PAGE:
Landholding in England/Preface
MY object in writing this sketch of the history of land in England is to give the general reader some account of the most salient features of landholding in the past, and of the causes which have made it what it is at present; and in doing this, I have tried to show the connection between our land system and poverty. Poverty has a very sharply-defined history, and that history runs parallel with the history of land. The depopulation of country districts is no accident, it is the direct and inevitable consequence of the disappearance of small holdings. We cannot understand the present without knowing something of the past. The history of the past often reveals to us that the evils of the present are not caused by the inevitable laws of nature, but by interference with those laws, and should not therefore be regarded as inevitable. Our land system is too often regarded as, on the one hand, of so reverend an antiquity that to touch it is to break with all the traditions of Englishmen, and on the other, as so great an improvement, in a democratic direction, on the system of the past, that we cannot materially improve it. But the change has been, not towards democracy, but towards more unlimited private ownership—a very different thing.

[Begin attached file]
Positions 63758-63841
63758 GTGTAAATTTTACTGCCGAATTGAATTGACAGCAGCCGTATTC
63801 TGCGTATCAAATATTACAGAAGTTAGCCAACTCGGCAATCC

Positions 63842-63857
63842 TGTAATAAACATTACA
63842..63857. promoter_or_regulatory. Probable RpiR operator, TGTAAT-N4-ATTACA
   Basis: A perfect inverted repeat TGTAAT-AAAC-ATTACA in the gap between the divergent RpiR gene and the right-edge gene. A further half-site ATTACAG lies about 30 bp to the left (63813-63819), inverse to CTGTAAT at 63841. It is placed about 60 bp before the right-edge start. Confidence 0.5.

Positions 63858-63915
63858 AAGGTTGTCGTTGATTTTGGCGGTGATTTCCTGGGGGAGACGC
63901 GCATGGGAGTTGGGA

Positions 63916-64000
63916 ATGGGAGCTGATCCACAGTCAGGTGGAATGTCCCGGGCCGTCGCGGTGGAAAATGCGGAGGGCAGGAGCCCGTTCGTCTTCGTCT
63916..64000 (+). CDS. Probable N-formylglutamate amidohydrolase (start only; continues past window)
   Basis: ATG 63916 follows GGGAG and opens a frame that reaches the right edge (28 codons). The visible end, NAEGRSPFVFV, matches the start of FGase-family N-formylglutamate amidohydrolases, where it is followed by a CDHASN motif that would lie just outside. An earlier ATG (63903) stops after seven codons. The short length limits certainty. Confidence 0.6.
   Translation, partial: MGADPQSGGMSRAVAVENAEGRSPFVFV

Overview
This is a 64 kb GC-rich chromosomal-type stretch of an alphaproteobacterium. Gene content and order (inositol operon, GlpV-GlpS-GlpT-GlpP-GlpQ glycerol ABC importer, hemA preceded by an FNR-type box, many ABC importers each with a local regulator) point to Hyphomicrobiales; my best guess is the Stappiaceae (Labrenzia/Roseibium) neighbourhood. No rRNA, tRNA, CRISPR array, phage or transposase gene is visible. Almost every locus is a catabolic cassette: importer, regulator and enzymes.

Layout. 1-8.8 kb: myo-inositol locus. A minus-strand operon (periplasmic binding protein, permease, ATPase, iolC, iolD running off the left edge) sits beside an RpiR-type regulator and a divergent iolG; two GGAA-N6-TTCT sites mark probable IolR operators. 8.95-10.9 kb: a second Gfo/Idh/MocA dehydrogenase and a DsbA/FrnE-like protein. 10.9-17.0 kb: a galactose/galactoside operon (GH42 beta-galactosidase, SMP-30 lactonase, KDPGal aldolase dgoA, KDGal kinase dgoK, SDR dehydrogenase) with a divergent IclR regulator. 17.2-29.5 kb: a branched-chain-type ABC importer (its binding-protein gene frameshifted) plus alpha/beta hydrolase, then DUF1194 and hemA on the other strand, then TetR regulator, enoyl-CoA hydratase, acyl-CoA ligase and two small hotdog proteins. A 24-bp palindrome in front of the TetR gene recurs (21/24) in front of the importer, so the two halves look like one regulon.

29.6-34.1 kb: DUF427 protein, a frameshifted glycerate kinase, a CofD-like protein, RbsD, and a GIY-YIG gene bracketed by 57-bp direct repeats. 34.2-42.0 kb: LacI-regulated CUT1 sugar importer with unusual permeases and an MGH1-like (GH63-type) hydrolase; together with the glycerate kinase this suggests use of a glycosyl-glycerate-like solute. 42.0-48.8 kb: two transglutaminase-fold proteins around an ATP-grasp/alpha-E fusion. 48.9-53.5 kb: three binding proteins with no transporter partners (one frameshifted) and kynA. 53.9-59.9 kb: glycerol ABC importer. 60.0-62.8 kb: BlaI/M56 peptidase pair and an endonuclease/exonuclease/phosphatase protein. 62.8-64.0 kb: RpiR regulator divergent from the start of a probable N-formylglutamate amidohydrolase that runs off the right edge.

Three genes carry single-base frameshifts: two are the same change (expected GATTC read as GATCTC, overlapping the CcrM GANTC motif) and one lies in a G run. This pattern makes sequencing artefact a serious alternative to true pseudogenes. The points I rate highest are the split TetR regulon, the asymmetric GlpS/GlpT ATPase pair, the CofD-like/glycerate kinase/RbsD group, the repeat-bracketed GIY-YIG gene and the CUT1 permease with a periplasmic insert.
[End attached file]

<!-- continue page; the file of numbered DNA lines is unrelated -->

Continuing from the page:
My first intention was merely to mention in passing some of the ancient statutes relating to land, but I found that some further account of them was absolutely necessary. I should, however, have been afraid to venture on this, but for the assistance given me by Mr Richard Brown of Whitley Bay, Northumberland, who has most kindly helped me both with his knowledge of the subject and his criticism of the chapters dealing with the transfer of land after the passing of Quia Emptores.
A portion of the matter of this book appeared, in a greatly abbreviated form, in the New Age of 1906.
Mary A. M. Marks.